An email circulating among expat managers in Peking names the countries whose citizens can no longer apply for Chinese visas in Hong Kong, but must do so in their home countries.
These are: Afghanistan, Tunisia, Algeria, Bangladesh , Congo, Egypt, Gambia, Ghana, Guinea, India, Indonesia, Iran, Iraq, Mali, Libya, South Africa, Morocco, Kazakhstan, Kirgizstan, Malaysia, Philippines, Uzbekistan, Tajikistan, Nepal, Pakistan, Nigeria, Sri Lanka, Sudan, Turkey, Mauritania, Saudi Arab, Sierra Leone, Syria.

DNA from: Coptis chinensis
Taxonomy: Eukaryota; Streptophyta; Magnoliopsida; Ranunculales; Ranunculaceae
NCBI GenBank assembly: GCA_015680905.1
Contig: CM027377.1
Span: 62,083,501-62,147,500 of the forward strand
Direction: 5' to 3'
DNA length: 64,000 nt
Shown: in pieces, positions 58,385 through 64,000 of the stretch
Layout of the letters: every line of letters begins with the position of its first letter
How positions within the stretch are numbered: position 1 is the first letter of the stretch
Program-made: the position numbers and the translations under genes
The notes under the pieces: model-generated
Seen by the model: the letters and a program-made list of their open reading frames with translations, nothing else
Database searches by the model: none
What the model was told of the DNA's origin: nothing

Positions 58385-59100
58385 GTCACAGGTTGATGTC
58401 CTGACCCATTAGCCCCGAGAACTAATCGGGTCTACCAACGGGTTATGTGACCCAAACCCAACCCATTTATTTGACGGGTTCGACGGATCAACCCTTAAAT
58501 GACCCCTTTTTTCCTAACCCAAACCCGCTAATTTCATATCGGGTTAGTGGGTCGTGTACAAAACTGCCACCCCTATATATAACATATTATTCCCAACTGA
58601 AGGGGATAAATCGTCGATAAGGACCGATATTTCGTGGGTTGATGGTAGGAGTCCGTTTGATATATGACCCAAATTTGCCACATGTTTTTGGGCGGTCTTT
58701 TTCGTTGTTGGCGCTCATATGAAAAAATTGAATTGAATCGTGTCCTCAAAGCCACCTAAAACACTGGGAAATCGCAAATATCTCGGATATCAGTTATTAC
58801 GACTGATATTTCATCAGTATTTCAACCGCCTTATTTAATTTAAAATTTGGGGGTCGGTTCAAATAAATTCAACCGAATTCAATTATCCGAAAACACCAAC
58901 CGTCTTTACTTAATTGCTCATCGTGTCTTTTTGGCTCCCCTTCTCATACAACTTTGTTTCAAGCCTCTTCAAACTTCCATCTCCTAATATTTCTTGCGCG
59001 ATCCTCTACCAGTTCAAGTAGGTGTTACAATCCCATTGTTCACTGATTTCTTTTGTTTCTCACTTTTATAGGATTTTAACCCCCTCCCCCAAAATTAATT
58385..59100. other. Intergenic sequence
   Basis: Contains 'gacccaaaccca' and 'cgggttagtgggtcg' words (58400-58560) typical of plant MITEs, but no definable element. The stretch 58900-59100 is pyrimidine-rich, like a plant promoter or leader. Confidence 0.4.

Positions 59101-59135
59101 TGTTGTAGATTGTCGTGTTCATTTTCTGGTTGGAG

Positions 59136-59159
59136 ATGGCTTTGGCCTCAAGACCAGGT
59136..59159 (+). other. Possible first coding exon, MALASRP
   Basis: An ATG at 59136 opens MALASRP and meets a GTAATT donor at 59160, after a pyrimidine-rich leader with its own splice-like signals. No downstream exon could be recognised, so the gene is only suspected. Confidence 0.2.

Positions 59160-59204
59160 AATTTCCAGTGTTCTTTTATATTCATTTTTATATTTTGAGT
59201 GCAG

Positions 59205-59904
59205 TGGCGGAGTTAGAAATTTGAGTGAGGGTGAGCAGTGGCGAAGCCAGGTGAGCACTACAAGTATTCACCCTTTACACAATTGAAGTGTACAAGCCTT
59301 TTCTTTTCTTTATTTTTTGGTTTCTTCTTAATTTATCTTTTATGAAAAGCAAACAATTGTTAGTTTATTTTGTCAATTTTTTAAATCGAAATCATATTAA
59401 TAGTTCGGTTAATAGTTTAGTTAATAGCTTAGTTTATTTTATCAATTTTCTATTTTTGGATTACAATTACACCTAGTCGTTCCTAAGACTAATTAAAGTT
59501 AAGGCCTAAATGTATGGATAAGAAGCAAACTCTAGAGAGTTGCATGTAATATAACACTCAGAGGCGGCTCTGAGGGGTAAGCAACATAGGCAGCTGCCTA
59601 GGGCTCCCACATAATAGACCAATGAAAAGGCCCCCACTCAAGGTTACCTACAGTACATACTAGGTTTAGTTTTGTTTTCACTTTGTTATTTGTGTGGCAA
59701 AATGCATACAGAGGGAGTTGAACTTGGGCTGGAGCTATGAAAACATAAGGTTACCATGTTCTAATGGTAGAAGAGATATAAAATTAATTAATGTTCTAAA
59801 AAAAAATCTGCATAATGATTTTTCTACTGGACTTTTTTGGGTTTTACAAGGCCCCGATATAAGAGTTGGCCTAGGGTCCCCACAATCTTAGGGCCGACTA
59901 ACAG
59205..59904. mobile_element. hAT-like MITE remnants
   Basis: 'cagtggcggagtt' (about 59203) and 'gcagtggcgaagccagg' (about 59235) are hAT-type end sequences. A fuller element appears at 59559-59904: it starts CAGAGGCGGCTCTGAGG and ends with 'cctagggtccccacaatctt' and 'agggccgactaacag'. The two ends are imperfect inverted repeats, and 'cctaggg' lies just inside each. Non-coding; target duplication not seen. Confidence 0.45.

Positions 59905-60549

This is interesting because it looks very much like a Western country’s visa blacklist: mostly Muslim countries, with a few non-Muslim African ones and some that have other kinds of insurgencies (Nepal, Sri Lanka).
I am surprised, as when I heard of this blacklist I thought it was intended to keep out potential human-rights protesters from offending Western countries. But it seems to be directed against more mainstream “security threats.” Reminds me of a hotel in Shanghai, the Harvest Inn, where the receptionist told me they don’t accept guests from Middle Eastern countries, following an order from the police. (I imagine they are near an American or British facility?)